Title II provides for payment of disability benefits to individuals who are "insured" under the Act by virtue of their contributions to the Social Security Trust Fund through the Social Security tax on their earnings, as well as to certain disabled dependents of insured individuals. Title XVI provides for SSI payments to individuals (including children under age 18) who are disabled and have limited income and resources. SSI is not the same as Social Security, even though the program is run by the SSA. Supplemental Security Income (SSI) is the first federally administered cash assistance program in this country available to the general public. It is designed to provide a floor of income for the aged, blind or disabled who have little or no income and resources. The program establishes that payment may be received as a right by those U.S. Citizens or legally admitted aliens residing in this country who qualify as aged, blind, or disabled and who meet income and resource criteria. No work credits are necessary for entitlement under this program.
How is the disability determination made and eligibility determined?
A sequential review is made of the claimant's current work activity, severity of the impairment(s), age, impact of impairment on work related abilities, past and current work experience, age and education. A disability claims adjudicator obtains any existing medical evidence. If that evidence is unavailable or if further examination or testing is needed to make a determination, the Disability Determination Service (DDS) will, at its expense, arrange for a consultative examination. The claimant's treating source is usually the preferred source for performing the examination on his /her own patient.
When do disability benefits start?
The law provides that, under the Social Security disability program, disability benefits for workers and widows usually cannot begin for 5 months after the established onset of the disability. The 5 month waiting period does not apply to individuals filing as children of workers. Under SSI, disability payments usually begin the first month following the month of application.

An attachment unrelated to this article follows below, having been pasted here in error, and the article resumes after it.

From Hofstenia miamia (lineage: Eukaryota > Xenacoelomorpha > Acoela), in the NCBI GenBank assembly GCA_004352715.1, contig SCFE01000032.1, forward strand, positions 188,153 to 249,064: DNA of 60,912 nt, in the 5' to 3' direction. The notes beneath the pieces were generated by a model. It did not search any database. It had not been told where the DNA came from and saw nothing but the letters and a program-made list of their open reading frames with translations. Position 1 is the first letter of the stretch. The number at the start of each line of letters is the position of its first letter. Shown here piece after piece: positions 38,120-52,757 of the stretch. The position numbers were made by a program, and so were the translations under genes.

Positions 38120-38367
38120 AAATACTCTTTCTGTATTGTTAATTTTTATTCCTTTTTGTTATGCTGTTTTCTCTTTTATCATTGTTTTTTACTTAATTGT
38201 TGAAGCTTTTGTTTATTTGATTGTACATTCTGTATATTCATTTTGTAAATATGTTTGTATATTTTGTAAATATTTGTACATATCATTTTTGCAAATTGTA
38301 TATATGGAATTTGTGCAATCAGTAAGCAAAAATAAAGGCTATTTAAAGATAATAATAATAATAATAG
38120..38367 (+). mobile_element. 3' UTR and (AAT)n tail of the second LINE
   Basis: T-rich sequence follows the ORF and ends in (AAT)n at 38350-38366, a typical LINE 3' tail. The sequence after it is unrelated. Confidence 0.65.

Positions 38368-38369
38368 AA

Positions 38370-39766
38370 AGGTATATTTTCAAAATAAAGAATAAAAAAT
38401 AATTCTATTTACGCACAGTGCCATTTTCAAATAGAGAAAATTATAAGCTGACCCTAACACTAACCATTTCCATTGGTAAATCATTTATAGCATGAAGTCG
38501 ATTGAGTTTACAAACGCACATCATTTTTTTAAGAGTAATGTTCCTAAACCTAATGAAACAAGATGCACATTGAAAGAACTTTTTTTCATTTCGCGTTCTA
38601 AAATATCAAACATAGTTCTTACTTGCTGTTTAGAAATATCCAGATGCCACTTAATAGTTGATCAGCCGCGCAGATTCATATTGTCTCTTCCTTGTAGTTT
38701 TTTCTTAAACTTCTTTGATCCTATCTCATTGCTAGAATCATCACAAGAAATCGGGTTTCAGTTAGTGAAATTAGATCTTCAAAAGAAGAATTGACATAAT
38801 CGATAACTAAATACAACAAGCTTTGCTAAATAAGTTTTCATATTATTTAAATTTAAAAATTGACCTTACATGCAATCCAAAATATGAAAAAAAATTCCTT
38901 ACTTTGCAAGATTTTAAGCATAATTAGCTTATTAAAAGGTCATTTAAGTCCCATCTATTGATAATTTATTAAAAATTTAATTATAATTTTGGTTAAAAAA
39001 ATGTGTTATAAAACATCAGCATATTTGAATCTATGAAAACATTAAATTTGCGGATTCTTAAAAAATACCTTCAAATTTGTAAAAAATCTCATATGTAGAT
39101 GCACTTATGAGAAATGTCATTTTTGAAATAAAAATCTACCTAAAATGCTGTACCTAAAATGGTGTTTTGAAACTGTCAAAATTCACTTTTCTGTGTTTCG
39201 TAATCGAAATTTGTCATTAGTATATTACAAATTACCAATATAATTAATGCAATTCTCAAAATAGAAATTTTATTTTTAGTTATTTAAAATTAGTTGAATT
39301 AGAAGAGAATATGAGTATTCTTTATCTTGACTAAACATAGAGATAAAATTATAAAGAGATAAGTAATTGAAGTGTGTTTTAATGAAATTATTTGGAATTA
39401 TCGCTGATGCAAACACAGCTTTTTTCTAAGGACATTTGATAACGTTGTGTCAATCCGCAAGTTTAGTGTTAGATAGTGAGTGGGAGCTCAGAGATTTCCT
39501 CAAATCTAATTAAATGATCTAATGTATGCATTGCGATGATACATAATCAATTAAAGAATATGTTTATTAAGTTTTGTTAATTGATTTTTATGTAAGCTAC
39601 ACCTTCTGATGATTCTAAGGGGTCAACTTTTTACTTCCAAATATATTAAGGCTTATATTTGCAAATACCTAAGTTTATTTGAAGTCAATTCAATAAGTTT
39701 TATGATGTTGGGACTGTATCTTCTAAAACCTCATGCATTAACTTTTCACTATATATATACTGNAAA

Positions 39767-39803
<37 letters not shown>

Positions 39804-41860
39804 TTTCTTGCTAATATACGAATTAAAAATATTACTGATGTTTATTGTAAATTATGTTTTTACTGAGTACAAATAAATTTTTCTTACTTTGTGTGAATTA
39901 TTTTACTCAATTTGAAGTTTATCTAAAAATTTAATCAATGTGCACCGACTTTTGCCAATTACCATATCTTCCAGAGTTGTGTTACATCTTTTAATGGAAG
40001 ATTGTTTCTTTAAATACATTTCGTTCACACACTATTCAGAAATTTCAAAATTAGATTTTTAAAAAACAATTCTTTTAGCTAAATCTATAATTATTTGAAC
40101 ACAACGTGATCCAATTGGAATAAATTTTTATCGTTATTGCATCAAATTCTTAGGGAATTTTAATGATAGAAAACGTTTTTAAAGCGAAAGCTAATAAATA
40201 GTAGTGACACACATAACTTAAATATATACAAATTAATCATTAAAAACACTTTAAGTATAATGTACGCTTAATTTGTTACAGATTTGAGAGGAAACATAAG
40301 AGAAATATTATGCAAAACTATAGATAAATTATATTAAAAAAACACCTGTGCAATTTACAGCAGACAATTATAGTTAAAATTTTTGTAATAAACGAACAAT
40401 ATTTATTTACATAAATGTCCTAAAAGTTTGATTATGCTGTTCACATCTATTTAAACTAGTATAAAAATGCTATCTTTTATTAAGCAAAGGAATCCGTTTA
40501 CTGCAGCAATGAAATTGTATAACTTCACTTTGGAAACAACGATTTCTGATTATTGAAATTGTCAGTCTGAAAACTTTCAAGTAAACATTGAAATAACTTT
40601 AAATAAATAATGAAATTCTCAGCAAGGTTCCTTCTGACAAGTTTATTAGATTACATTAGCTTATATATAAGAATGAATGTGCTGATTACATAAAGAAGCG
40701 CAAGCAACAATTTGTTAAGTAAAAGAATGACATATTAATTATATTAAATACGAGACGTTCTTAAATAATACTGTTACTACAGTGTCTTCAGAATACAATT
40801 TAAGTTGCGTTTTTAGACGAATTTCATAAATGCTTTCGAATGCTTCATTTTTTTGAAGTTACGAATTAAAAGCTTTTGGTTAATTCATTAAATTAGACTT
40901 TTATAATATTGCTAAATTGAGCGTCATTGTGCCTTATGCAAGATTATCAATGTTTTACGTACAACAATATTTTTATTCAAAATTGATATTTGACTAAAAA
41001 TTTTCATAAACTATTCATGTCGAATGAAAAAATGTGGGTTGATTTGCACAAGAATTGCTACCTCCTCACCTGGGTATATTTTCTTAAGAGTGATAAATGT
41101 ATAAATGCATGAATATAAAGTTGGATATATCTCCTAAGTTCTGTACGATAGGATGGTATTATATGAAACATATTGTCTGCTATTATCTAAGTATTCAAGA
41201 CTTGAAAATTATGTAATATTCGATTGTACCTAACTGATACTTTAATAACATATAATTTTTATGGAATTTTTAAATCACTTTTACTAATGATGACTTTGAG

What is the definition of an "onset" date?
An "onset" date is the date the DDS determines a claimant was eligible for disability benefits.
Can someone work and still receive disability benefits?
Social Security rules make it possible for people to test their ability to work without losing their right to cash benefits and Medicare or Medicaid. These rules are called "work incentives." The rules are different for title II and title XVI, but under both programs they may provide: ~ continued cash benefits; ~ continued help with medical bills; ~ help with work expenses; or ~ vocational training.
Is eligibility for benefits retroactive to the onset date?
In some cases, yes; however, title II payments may only be made 12 months prior to the application date. For title XVI, payments may begin the first month after the month of application.
Who determines whether or not a claimant meets or equals a listing?
The DDS agency has a staff of trained people, including disability adjudicators and doctors, who decide if Social Security's criteria for eligibility is met.